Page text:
liquidation or receivership. C V As allow secured creditors such as, the
holders of a fixed or floating charges, to leave the agreement without the need
to enforce its security by appointing an Administrative Receiver. The creditors
therefore maximise their interests and as well as this allows the company to
continue trading.

This essentially
preserves the creditors’ contractual right to take the required action in order
to recover the debt. In Tager v Westpac Banking Corporation [1998]
BCC 73,
Judge John Weeks QC, sitting in the Chancery Division said that
the court has jurisdiction to extend the 28 day period for challenging the
decision of a creditors’ meeting to consider a debtor’s voluntary arrangement.

The Equal
treatment of all the creditors

The pari passu rule
is said to be ‘the foremost principle in the law of insolvency around the
world’. It is believed to be ‘all-pervasive’, and its effect is to ‘strike down
all agreements which have as their object or result the unfair preference of a
particular creditor by removal from the estate on winding up of an asset that
would otherwise have been available for the general body of creditors.’ Insolvency
regimes have a main aim to get equal distribution for creditors unless a
different class of preferential creditor is created. This priority to one class
of creditor is usually acquired by putting to one side some of the available
assets of the company. These are otherwise available for the general body of
creditors. By controlling in this way, this class of creditors can keep the
assets beyond the reach of general body of creditors and it could result in an
adverse effect in rescuing the company.

The underlying principle behind
this is the existence of the different types of secured creditors who take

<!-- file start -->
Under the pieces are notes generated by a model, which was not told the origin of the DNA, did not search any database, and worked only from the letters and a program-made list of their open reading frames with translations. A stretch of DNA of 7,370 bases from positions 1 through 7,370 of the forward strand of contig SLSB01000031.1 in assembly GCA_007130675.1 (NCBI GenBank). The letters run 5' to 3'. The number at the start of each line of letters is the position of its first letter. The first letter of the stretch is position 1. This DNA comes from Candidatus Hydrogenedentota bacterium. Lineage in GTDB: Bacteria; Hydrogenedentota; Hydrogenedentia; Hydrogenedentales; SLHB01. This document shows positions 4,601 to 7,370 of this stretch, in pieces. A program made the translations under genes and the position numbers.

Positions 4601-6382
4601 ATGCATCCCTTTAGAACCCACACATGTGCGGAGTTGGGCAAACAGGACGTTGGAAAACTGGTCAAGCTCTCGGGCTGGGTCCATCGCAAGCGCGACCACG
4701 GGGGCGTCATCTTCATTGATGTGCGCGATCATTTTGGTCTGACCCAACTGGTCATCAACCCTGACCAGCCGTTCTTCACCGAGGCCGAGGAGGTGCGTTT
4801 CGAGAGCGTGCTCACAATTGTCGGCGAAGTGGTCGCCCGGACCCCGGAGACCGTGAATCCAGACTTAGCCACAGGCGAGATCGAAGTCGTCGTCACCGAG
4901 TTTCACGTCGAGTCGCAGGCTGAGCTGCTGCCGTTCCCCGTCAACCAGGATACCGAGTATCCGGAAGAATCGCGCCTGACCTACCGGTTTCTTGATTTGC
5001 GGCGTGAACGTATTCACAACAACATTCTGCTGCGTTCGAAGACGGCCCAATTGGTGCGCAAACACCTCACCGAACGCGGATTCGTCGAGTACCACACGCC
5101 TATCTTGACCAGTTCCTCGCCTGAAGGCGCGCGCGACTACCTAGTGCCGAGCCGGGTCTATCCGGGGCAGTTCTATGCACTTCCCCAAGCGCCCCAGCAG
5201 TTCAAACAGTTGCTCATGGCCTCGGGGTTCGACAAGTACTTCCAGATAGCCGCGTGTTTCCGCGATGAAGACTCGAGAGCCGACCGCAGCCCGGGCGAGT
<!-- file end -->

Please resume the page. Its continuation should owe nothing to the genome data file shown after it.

priority and hence their claims fall beyond its ambit. Even unsecured claims do
not have application of pari passu principle. With the new insolvency regime,
the priority of preferential creditors like the Crown has been eliminated but
there is still questions regarding secured creditors.

Currently the law
today allows a company to be able to grant security over all of its assets. Yet
if the company imposes restriction on these secured creditors then it is likely
that the credit facilities will become more expensive regardless of any rescue
procedure in place. There is the possibility that it will become more difficult
to obtain finance, which is less flexible. This could result in more personal
guarantees and securities being demanded by the secured lenders from directors
of the company in order to lessen their exposure. On the other hand when the
company comes into financial difficulties then secured creditors would want
their position protected, which could be detrimental to the unsecured

Administration of
a company will benefit the unsecured creditors. The new provisions allow the
administrator to be given new powers to make distributions to secured and
preferential creditors. An administrator can create a Special Fund and this has
been introduced exclusively for the benefit of unsecured creditors. The share
of the assets has to be ring fenced for the unsecured creditors to preserve
their contractual rights under the new regime. The amount being ring fenced for
the unsecured creditors will depend upon the size of the company and the amount
of creditors involved. However it is likely that 10% of the assets may be ring
fenced for this purpose.

The Insolvency Act
2000, has made several significant changes, particularly to company voluntary
arrangements and directors’ disqualification. This is in an effort to strike a
balance between enterprise and abuse of limited liability.

The new legislation’s main thrust
is to limit the use of administrative receiverships and extend and streamline
the administration procedure. The holder of a floating charge is unable
generally to appoint an administrative receiver. However a floating charge
holder, or the company or the directors can get an administrator appointed
through a court order. The main function of the administration is to rescue the
company as a going concern.

The majority of
creditors’ informed and involved in the process of managing company’s affairs.